Bean was sure she didn't want to be friends with the new neighbor, Ivy. She looked so "nice." She wore dresses, had long hair, read books, and just seemed totally boring. Bean was more interested in playing tricks on her big sister than playing with some prissy girl. When one of Bean's tricks ends with her running desperately away from her sister, she stumbles into Ivy's yard. Before she knows it, Ivy offers her shelter in a secret hiding spot. A few crafts, pranks, and schemes later, they have become an inseparable duo with plenty of adventures sure to come.This first book in the Ivy and Bean series is funny and genuine. It is written for girls in elementary school and should appeal to this audience easily. It is similar to other popular books about spunky girls such as Judy Moody and Clementine, but having a pair of protagonists offers a different approach since these two girls complement each other so well. Tomboys and girly-girls alike will find something to enjoy in the adventures of Ivy & Bean.Illustrations and fairly large type and leading allow this book to stretch out to 120 pages while still being a manageable and unintimidating read for children transitioning into chapter books from easy readers. This series is recommended for public and elementary school libraries, especially in suburban areas.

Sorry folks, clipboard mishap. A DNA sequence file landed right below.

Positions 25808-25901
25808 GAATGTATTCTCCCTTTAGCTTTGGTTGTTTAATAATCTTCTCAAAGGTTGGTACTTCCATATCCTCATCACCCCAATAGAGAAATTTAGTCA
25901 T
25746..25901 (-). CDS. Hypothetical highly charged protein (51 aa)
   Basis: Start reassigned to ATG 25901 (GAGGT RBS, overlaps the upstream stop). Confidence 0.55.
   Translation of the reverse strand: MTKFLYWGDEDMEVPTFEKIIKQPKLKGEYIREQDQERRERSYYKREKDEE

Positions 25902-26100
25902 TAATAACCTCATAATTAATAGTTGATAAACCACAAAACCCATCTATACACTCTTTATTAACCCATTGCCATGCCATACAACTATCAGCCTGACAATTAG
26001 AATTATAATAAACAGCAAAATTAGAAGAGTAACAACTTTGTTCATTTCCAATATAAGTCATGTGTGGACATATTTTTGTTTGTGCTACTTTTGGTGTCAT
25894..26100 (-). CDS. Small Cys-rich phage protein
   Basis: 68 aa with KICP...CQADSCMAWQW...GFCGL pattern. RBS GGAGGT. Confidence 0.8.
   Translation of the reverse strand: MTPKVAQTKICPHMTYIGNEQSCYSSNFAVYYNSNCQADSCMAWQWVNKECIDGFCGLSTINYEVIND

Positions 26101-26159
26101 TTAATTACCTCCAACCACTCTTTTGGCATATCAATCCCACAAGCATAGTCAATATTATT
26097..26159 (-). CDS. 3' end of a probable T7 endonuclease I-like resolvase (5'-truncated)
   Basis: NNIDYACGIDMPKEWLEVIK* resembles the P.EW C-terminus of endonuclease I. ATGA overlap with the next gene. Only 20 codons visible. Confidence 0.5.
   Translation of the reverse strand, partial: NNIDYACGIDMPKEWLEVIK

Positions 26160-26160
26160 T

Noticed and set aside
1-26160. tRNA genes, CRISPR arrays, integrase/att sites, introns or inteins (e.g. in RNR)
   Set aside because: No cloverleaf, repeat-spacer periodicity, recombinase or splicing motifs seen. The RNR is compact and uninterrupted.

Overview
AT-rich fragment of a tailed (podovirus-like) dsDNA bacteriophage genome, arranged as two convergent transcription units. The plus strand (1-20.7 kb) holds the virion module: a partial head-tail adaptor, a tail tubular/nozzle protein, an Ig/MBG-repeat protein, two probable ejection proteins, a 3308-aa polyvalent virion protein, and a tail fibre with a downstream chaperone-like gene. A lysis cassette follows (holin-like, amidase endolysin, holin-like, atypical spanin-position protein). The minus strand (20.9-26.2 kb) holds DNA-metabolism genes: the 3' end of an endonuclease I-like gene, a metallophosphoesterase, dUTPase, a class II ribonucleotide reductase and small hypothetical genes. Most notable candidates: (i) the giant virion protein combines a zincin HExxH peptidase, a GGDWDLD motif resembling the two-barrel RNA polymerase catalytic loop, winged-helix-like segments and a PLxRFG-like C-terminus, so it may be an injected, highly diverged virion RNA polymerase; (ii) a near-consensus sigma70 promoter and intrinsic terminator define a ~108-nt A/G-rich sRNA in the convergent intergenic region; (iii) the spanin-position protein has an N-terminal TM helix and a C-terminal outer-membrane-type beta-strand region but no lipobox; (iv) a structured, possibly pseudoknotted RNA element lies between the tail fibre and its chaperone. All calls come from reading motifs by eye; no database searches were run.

• (5/5)
    Good book about a new friendship. Ivy and Bean live across the street from each other. One day they have to talk to each other, they find out they have a lot in common. The story is about new friendship and stepping over the line in becoming friends. The book could introduce children to making new friends and the adventures of having a new friendship.
  • (4/5)
    The indomitable characters of Ivy and Bean are the key to this very engaging book. Young girl (and boy) readers are bound to feel a connection to the tomboyish Bean or the imaginative Ivy. Annie Barrows allows the reader a window into Bean's twisted logic to great effect. Sophie Blackall's illustrations help to enrich the understated humour.
  • (3/5)
    Anatomy of the start of a wonderful friendship. A nice lesson in first appearances being misleading.
  • (4/5)
    This is an adorable story of two friends who may appear to be very different but end up finding out that they have a lot in common. Bean is a rambunctious 7 year old who is always pestering her older sister. Ivy is a new girl who lives across the street and is a big bookworm. Although Bean's mother tries to encourage her to become friends with Ivy, Bean doesn't want to becasue she thinks Ivy is boring. When Bean pulls a nasty trick on her older sister, it is Ivy who comes to the rescue! Through all kinds of hilarious adventures, Ivy and Bean become the best of friends and learn to apprecite their differences. Thyis book will keep the reader engaged all the way through and the little drawings are the perfect touch to this cute book. It is a great book for beginning readers and teaches children that they should not judge a book by its cover!